I had to memorize them as a child, but I don't know if I'm forgetting some odd spelling. Plus it's the only zee name I can think of for a president.

The Exterminator said...

Honorable Mention for OG.

You'll be pleased to know, OG, that I had in my mind four people I thought might possibly be first. I won't name the other three, but you were one of the quartet.

By the way all four of those potential mentionees were women.

John Evo said...

By the way all four of those potential mentionees were women.

Then you would have been at least partially wrong.

Ordinary Girl said...

But Evo, I thought you were one of the girls.

Ex, my favorite history teacher only gave essay exams with occasional fill-in-the blank. He said he wasn't too concerned with us memorizing dates that we could look up, as long as we knew them in general. But he damn well wasn't going to be giving good grades to students who couldn't write intelligently about the topic.

I actually admitted on one of my papers that I hasn't finished reading the source book because I knew he'd know. And he gave me a slightly higher (though not great) grade because of it. Now in high school I could BS a discussion never having read the book.

PhillyChief said...

I didn't know we were supposed to report our scores. I had 4 right but they were guesses. I figured the last one had to be Clinton, #9 was a guess because of Bryan, #6 I chose because W is an idiot and not because I knew about Carter, and #2 was a complete guess.

You start quote mining Tyler, Polk, Harrison or even recent obscurities like Coolidge or Hoover and I have no idea what they said.

PhillyChief said...

I had a phenomenal AP US History teacher and aced the AP exam, but come on! Tyler? Fuck me. Plus, they tend to avoid teaching stances of religion of past political figures in school.

The Exterminator said...

Evo:
Then you would have been at least partially wrong.

I think you misunderstood what I said. So I'll repeat it in a more articulate way. The honorable mention was offered to the first person who correctly spelled Zachary Taylor. I'm not saying that there aren't dozens of my readers who could have identified and spelled his name. But I was looking for the first. Yes, there was a chance that you, out there in California, might have noticed my comment before retiring for the night, but I mentally "gambled" that you wouldn't. If you didn't, I was pretty sure the winner would be a woman.

OG:
I think your history teacher sounds like a very smart guy. Not enough students get an overview of the past; they're too busy memorizing picayune details. On the other hand, I do think that knowing the order of the presidents, as tedious as it is to learn, is worthwhile. It helps one mentally organize the chronology of U.S. history.

Philly:
Well, I wasn't expecting readers to start listing how many they got right. This quiz was not really intended as a competition; it was meant to be more of an "Oh, wow, did a president say that?" Still, I think four right is pretty fucking good.

As far as quote-mining goes: Of course that's what I did. If all the quotes had been by well-known presidents, the quiz would have been pretty damn uninteresting. Wasn't Tyler's quote amazing? That was a guy who wasn't even elected president; he just took over the office when Harrison croaked. And yet, talk about multi-culturalism! It's only through collecting quotes that I learned how strongly opposed Garfield -- Garfield! -- was to giving churches a free, nontaxable ride. (I have other great quotes by him on this topic.) And what about ol' George Washington not giving a shit about the religion, or lack of it, practiced by his workmen?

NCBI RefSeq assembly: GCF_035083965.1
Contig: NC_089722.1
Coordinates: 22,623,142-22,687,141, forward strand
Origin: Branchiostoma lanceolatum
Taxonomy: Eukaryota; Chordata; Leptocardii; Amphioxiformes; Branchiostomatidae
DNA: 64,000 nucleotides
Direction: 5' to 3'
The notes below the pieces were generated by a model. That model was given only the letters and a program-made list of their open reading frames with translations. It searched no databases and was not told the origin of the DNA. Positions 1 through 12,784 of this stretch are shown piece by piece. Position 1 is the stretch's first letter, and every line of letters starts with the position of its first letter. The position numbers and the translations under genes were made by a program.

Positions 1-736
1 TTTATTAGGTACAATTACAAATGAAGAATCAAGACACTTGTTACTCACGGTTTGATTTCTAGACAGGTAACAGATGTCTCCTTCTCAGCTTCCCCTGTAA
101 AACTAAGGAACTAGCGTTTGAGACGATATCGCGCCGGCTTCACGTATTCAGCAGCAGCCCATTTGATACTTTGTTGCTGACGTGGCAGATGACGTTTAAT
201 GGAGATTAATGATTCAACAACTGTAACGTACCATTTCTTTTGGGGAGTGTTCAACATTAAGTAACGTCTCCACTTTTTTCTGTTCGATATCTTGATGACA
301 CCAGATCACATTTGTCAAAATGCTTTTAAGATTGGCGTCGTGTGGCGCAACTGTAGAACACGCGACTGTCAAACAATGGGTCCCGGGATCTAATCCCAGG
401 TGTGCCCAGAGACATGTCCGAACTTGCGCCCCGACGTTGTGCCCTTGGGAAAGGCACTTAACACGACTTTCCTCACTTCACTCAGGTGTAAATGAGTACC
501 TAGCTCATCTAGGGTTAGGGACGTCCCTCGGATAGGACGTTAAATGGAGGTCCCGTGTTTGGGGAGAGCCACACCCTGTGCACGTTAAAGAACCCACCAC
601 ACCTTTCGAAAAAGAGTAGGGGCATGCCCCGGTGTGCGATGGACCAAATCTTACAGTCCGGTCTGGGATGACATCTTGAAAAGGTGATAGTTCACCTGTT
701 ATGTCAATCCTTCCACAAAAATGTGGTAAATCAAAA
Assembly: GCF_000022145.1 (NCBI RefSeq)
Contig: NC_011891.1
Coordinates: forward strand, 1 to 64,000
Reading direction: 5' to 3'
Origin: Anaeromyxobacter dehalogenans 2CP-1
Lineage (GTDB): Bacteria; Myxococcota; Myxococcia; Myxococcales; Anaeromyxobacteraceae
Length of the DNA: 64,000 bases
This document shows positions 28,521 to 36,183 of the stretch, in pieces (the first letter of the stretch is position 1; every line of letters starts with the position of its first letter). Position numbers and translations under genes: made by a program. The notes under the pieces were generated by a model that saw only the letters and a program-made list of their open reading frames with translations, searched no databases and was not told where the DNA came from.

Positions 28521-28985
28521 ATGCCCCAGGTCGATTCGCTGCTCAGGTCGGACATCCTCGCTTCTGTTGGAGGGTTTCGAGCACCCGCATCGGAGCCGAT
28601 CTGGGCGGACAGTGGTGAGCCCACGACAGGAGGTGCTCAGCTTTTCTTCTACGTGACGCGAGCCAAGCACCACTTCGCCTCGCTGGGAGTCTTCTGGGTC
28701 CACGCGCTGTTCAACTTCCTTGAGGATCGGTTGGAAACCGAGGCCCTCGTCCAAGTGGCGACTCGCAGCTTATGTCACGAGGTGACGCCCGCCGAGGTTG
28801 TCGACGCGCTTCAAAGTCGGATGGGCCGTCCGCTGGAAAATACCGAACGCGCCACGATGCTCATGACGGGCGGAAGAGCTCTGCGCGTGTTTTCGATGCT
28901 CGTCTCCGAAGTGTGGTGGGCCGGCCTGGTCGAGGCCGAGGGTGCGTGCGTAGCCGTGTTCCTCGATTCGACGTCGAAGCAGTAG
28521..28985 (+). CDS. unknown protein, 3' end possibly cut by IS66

You're right. We didn't study a lot of this stuff in history class. I think the philosophies of our presidents should be open to discussion, particularly as an honest examination of how those philosophies affected historical events. If teachers dwelt on this a little bit more, schools could easily dispel the ugly myth that "America was founded as a Christian nation."

PhillyChief said...

I said I was guessing, and I know more about Garfield the cat than I do Garfield the human, and I don't even like cats.

the chaplain said...

Doggone it! I spend another weekend out of town (my son's auditioning for admission into music schools this month) and I miss your "Name the Obscure President" contest. Shoot!

On a more serious note, Ex said: I agree. That's why I'll remind you that Al Gore studied the important non-subject, Theology, at the Divinity School of Vanderbilt University from 1971-1972. He earned no degree.

I commenced (but never completed) work on a nearly equally useless Master of Religion degree at the University of Toronto (take your pick from: a few years - some years - many years - eons) ago. Now look at where I am, belief-wise! There may yet be hope for Al (not likely, but one never knows).

PhillyChief said...

I don't know, not with that freaky wife of his.

The Exterminator said...

chappy:
I commenced (but never completed) work on a nearly equally useless Master of Religion degree at the University of Toronto (take your pick from: a few years - some years - many years - eons) ago. Now look at where I am, belief-wise! There may yet be hope for Al (not likely, but one never knows).

To be fair to Al: At the very moment that he comes to No More Hornets -- or any of the other Atheosphere blogs I check every day -- and announces his freedom from faith, I'll begin to respect his intellect and integrity as much as I respect yours.

By the way, that offer is open to Mike Huckabee, too.

Babs said...

I got five right, and I guessed on every one of them, because I seriously don't know my presidents.

You know what this means, don't you? I'm psychic.

Where the hell is James Randi with my million bucks?

The Exterminator said...

Babs:
Where the hell is James Randi with my million bucks?

Well, if you were really psychic you'd know the answer to that question, wouldn't you?

PhillyChief said...

BING!